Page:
Let’s celebrate the sunshine this week


I’m not a meteorologist, but I can still tell you that we’re in for seven days of sunshine next week.


I’m a journalist, and March 14-20 is Sunshine Week — my profession’s observance of such acronyms as IPRA, OMA, and, ironically, FOG.

And you should show adherence too, because that alphabet soup I’ll get around to explaining in a minute applies to everyone — not just journalists. It’s about freedom, and providing power to the people that enables them to exercise some of the inalienable rights our country’s forefathers blissfully bestowed to us when they drew up the document we call the Constitution of the United States of America.

God bless the First Amendment. It’s one of the original Bill of Rights — the first one, in fact — and it’s the one that provides for Freedom of the Press, as well as good stuff like freedoms of speech, religion, peaceful assembly and the right to petition the government.

That’s where FOG rolls in. It’s short for the New Mexico Foundation for Open Government and its mission is to defend the public’s right to know and assure accountability in democracy. It does so through education, outreach, intervention, lobbying efforts and, if need be, litigation.

FOG has a toll-free hotline to answer questions and provide advice or assistance if you think you’re getting stonewalled by officials in state and local governments or the schools. Some information, of course, is off-limits. But you don’t know until you ask. You can ask FOG by calling toll-free 888-843-9121.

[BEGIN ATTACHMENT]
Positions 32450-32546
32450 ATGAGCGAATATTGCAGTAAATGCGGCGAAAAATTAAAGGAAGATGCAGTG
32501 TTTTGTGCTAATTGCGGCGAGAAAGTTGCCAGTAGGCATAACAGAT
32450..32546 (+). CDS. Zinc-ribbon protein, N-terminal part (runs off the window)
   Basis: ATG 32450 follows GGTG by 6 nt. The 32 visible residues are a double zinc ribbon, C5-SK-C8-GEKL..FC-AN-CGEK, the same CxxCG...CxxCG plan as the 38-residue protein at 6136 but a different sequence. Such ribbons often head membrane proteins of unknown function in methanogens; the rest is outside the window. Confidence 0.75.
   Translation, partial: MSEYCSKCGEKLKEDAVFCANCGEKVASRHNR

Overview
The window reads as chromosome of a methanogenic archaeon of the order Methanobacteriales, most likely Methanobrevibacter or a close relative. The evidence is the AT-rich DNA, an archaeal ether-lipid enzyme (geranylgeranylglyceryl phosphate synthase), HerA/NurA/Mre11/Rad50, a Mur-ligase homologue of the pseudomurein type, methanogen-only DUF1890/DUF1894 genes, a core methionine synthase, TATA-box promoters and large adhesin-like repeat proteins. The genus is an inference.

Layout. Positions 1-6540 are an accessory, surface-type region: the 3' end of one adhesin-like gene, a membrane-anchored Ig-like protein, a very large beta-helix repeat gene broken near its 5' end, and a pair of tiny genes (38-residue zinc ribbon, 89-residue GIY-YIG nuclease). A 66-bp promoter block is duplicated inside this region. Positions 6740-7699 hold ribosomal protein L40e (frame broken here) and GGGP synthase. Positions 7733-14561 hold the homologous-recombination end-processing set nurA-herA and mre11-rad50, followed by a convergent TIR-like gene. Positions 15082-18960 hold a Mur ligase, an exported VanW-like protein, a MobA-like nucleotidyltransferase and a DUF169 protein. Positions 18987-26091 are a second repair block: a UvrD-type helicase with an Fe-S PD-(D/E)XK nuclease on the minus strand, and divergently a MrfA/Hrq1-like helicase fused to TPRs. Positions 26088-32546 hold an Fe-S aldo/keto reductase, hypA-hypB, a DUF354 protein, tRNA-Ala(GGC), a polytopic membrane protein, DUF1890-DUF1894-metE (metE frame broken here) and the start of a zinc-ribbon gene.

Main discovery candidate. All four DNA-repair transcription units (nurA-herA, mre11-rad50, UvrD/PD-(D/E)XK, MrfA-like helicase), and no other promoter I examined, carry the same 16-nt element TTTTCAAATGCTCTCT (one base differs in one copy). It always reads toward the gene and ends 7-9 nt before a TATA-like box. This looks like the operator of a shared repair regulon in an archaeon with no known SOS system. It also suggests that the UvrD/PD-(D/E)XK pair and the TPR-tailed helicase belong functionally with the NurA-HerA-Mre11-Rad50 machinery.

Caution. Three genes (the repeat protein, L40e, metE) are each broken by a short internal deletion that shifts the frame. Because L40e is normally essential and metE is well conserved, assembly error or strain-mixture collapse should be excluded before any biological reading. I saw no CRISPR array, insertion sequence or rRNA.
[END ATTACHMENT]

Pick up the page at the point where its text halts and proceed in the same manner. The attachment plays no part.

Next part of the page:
On to IPRA — the Inspection of Public Records Act. It’s a law that draws the drapes and lets the sun shine in on matters of importance to the public interest. It requires open access to almost all records in state and local government.

A clued-in records custodian knows what type of information is subject to inspection and ought to be able to provide it to you in a timely manner and for a fee, if copies are required. And if they give you any trouble there are procedures you can follow that put the ball in their court and makes them vulnerable to ending up in court if they don’t respond.

The New Mexico Attorney General Office’s Web site, www.nmag.gov, has a handy dandy compliance guide you’re likely to find helpful for all your inspection of public records needs. You can also just click and file a complaint without leaving the comfort of your own home or office. It’s a beautiful thing.

OMA opens the shades and sheds light on public meetings. It, too, is a law that government entities are required to follow so that public business is conducted in public. It addresses notification of meetings, proper issuance of agendas, recording of minutes and under what circumstances public boards are permitted to go into closed executive session. The Attorney General’s Web site has all the details.

The forecast for more open government is good. Rays of Sunshine broke through during the latest legislative session. The House cleared the way by adopting a series of resolutions that added video webcasting on the floor, audio webcasting of committee meetings and online posting of votes.

In addition, the House and Senate passed, and the governor signed into law, breakthrough bills giving protection to whistleblowers. The Attorney General’s Office has been trying for four years to get similar bills passed that would provide protections for state employees who report malfeasance.

Just last week, the governor signed a bill that will establish a “Sunshine Portal,” an online database that provides up-to-date information on the state’s revenues, expenditures, investments and staffing.

So the outlook for more Sunshine is bright. Celebrate Sunshine Week and your freedom to information. Bask in it!